On November 6, California will vote whether genetically modified food should be labeled - a long-standing practice in Europe. The move has drawn fierce opposition from US corporate interests - and two German firms.
The often-used biblical account of David vs. Goliath doesn't always work when it's applied to modern-day battles between two unequal adversaries, but in the fight over labeling genetically engineered foods in California it does.
The battle pits the combined resources of a vast coalition of agribusiness, food industry and grocery manufacturers against a small group of organic farmers and stores and committed individuals.
At the center of the fight is Proposition 37, an initiative that will be on the California ballot on election day and would make it mandatory to label genetically modified food. In the US there is no national law requiring foods containing genetically modified organisms to be labeled.
And since an estimated 80 percent of food products sold in the US contain genetically modified ingredients, a labeling law in California would force the food industry to set up two entirely separated product streams.
Even worse for the industry is Europe's record ever since the EU made GM food labels mandatory in 1997: Even though GM foods are allowed, the law has de facto kept genetically engineered foods off the shelves in Europe because consumers are simply not buying them.
In the US there have been many failed attempts to require labels for GM foods in various states. But what makes Proposition 37 so significant is not just that California would be the first state to institute GM labels, its California's unique position and history among US states.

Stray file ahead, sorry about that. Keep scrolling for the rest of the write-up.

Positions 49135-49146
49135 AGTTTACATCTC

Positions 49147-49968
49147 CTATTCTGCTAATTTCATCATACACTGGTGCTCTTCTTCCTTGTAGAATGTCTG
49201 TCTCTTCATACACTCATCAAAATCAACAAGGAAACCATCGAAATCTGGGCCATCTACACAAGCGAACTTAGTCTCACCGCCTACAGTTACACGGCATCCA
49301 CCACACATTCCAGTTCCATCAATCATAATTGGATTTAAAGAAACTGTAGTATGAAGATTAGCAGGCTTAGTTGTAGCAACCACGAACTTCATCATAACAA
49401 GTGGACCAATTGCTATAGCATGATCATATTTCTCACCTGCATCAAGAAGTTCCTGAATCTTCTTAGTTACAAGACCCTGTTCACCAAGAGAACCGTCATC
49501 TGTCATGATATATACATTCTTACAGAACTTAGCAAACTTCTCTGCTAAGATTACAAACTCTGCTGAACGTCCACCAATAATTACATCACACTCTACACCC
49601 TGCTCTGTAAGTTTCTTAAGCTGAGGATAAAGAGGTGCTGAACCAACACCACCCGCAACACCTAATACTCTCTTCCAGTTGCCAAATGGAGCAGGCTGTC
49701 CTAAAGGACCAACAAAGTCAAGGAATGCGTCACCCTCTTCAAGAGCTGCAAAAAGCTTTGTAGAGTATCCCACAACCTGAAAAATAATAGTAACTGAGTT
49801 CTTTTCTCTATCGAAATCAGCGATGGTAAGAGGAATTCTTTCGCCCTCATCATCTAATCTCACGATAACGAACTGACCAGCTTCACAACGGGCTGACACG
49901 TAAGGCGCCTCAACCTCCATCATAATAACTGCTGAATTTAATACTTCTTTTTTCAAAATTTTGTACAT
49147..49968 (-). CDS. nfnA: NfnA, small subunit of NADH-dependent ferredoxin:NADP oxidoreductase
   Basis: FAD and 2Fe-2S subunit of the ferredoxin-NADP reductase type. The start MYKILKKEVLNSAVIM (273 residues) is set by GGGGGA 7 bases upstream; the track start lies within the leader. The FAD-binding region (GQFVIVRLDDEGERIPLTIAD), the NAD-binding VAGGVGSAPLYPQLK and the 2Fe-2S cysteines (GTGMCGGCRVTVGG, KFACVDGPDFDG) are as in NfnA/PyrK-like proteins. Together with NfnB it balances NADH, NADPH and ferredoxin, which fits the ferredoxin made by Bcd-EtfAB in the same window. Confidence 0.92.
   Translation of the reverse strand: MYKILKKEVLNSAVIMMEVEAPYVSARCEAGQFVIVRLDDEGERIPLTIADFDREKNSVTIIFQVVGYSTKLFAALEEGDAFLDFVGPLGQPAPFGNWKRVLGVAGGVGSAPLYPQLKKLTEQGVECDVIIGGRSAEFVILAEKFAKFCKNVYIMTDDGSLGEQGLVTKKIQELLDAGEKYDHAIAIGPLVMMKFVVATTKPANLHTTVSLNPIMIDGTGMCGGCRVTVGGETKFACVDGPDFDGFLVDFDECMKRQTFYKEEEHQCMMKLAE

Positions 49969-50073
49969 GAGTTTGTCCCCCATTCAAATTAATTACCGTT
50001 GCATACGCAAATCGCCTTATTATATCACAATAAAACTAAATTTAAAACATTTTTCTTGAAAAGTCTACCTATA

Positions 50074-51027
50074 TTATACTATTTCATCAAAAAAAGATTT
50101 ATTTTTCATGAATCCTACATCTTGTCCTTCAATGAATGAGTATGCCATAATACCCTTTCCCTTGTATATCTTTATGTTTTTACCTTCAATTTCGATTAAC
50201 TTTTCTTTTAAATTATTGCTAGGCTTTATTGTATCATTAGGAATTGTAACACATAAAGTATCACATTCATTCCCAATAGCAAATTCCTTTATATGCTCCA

With its 37 million residents California is not just the most populous state in the union, but as a stand-alone economy it would be the ninth-biggest country in the world by gross domestic product.
Combine that with California's record as a national and international trendsetter on health and environmental regulation - for example as the first state to ban lead from gasoline, pass anti-smoking legislation, cap green houses gas emissions from businesses - and you can imagine why the food and agribusiness community is worried.
So it's no surprise then that the industry is pulling out all the stops to prevent Proposition 37 from becoming law in California.
Monsanto is biggest donor
Under the leadership of Monsanto, the world's biggest seed producer, the campaign against GM labels has so far raised $35 million (27 million euros), according to public records.
With $7 million Monsanto alone has spent more than the supporters of Proposition 37 have raised collectively so far with $4 million.
While the anti-label donor list with households names like Pepsico, Coca Cola, Kellogg and Mars reads like the Who-is-Who of the American food industry, two German companies stand out and have spent more to defeat Proposition 37 than all of the companies mentioned above.
German firms oppose Proposition 37
BASF and Bayer have each invested $2 million so far in the campaign to block GM labels in California. Only Monsanto and Dupont, the US chemical firm, spent more.
BASF, the world's biggest chemical company, and Bayer, Germany's biggest pharmaceutical company, both have large business units focused on genetic engineering. BASF earlier this year even moved the headquarters of its GM business to the US citing a lack of support in Europe.
This explains why they our outspending most other American and international companies to stop labels for GM foods, says Michael Hansen, the senior scientist at Consumers Union, the independent consumers organization which publishes Consumer Reports magazine:
"These German firms are doing the genetic engineering. So it's their stake in the fight because it's their ultimate ingredient that would be labeled."
Fight against rules resembling EU law
What makes the behavior of BASF and Bayer especially intriguing is the fact that they are investing millions to oppose the very rules that have been in place in their home markets of Germany and Europe for years.
"It's outrageous that German companies are spending so much money to defeat our right to know in California," Stacy Malkan, spokeswoman for the California Right to Know 2012 ballot initiative, told DW per e-mail.
Hansen calls this behavior "situational ethics." He says the firms simply do whatever the laws of the country they do business in allow them to do.